Gravity (2013)

People who follow my reviews regularly will know by now that I have a particular bugbear – namely the incessant overuse of 3D in contemporary Hollywood blockbusters. It seems that every big budget release – particularly family friendly animated features which appear to make up half of the current output of major studios, and superhero movies which make up the other half – has to have the extra dimensional option, with regular common-or-garden 2D now offered almost as a second thought. Occasionally though, a film appears for which the use of 3D seems almost obligatory. Films like Gravity.

Dr Ryan Stone (Sandra Bullock) and Lieutenant Matt Kowalski (George Clooney) are on a routine space walk to service the Hubble Telescope, when they are caught in the path of a debris storm from an abandoned satellite destroyed by a Russian missile strike. Cast adrift in space with only each-other to rely on it is a race against time for Stone and Kowalski to reach the relative safety of the International Space Station, before being caught in a further mass of debris which could scupper any hope they have of ever returning to Earth.

From the opening scenes of director Alfonso Cuarón’s high octane thriller, which give a panoramic view of earth seen with a birds-eye view from the darkened backdrop of infinite space, this film is massive in every sense – a factor for which regular cinema wouldn’t do justice to. Indeed, for once the 3D format seems to fulfil the reason one often feels filmmakers are aiming for, but seldom achieve, through using it. It draws the viewer into the film (and space) to the extent you feel you are there with Ryan, as she, frequently, faces imminent death.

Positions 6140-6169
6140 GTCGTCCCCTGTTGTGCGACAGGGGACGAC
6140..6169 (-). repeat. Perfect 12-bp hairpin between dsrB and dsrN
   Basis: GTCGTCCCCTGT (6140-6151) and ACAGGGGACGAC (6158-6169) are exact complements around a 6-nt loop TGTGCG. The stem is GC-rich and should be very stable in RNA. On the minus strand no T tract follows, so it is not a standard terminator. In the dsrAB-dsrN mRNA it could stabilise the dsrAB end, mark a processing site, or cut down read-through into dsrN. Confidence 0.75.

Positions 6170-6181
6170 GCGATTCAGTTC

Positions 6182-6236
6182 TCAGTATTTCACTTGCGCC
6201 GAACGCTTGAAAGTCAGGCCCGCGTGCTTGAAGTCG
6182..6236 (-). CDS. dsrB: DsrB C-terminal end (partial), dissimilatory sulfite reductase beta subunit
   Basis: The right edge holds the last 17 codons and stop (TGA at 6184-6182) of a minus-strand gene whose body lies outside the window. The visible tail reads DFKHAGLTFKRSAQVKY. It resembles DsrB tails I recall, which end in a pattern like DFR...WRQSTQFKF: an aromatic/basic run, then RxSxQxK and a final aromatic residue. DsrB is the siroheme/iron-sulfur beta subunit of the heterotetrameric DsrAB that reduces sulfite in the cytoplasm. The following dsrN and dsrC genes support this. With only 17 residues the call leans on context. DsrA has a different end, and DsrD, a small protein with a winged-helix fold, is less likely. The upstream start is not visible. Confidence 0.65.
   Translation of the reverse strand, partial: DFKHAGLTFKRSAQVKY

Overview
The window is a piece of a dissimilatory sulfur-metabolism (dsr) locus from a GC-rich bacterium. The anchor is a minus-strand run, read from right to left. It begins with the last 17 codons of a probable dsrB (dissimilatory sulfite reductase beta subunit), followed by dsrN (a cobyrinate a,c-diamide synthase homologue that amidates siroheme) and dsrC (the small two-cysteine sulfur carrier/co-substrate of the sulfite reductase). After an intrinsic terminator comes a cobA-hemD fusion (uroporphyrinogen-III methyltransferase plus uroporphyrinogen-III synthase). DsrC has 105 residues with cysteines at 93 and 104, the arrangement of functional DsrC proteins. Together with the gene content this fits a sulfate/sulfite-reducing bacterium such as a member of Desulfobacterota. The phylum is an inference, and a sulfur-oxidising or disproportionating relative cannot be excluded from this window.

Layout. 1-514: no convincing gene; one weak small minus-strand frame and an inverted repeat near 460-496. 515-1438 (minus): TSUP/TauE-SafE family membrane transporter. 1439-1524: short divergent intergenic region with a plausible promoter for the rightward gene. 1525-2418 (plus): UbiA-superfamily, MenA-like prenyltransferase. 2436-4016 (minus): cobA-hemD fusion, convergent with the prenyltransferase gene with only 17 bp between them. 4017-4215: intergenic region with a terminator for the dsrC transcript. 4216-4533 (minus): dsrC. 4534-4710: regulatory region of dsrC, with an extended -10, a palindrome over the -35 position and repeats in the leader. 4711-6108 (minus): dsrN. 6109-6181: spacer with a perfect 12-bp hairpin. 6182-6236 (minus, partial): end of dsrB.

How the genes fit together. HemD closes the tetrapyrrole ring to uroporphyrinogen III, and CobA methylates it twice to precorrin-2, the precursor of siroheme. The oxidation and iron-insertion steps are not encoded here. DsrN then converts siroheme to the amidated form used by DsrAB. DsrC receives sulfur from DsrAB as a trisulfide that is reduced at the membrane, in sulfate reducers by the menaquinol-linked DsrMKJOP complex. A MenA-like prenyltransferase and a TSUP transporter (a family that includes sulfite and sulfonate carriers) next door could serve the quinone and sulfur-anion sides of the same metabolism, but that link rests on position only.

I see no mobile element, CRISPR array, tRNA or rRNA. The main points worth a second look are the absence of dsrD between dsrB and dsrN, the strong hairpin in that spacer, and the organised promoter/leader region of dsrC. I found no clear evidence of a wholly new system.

Mind you there could be worse worse things, it has to be said, than to be cast adrift in space with only Bullock (and Clooney) for company. Though Clooney – and the occasional lifeless bodies of various astronauts caught up in the disaster which engulfs Ryan and Matt (along with Ed Harris whose disembodied voice represents Mission Control back on Earth) – give stolid support as you’d expect, this is really a one woman show. It’s to be admired that for such a powerful film, breaking new ground in fields like visual effects – creating something unlike anything you will ever have seen before – the filmmakers chose to make the main character a woman, instead of one of the usual males who dominate stories set in space. The only area where the film does succumb to stereotypes is when it makes the Russians the perpetrators of the disaster which causes damage to the spaceship belonging to their old adversaries, the Americans.

The film however is not without its flaws. Admittedly superficial, it has been pointed out by experts that Bullock’s hair is the one thing which seems to defy gravity. Though she sports a close gamine crop throughout, it still should have appeared a little less rigid – a small point, you might say, to be concerned about when hurtling through space. Indeed it doesn’t really warrant mention except for the fact that, once noticed, it grates on the nerves, detracting from the production’s overall visual impact. With the film’s attention to detail generally, this seems an area of realism, however small, that should clearly have been picked up on.

Gravity is marvellous, until the end. Few films seem to manage to sustain tension, excitement or believability consistently throughout their entire duration and, unfortunately, this is where Gravity slips up. For a film which has such a spectacular opening and ensuing first half, the second part is somewhat disappointing. It’s hard to go into the film’s failings without giving away the conclusion and what happens to Bullock’s character. Suffice to say the ending stretches credibility (if indeed this kind of film’s storyline has credibility), whilst the blatantly pseudo-religious / evolutionary overtones will stand out a mile to even the most secular of viewers – both of which points stop me short of giving the film the five star grading it would otherwise deserve.

None of this however can take away from the sheer magnitude and scope of a film which is quite literally out of this world, and will make viewers want to sign up for the first commercial space flights, despite the obvious and inescapable dangers of such a trip.

Cleaver Patterson

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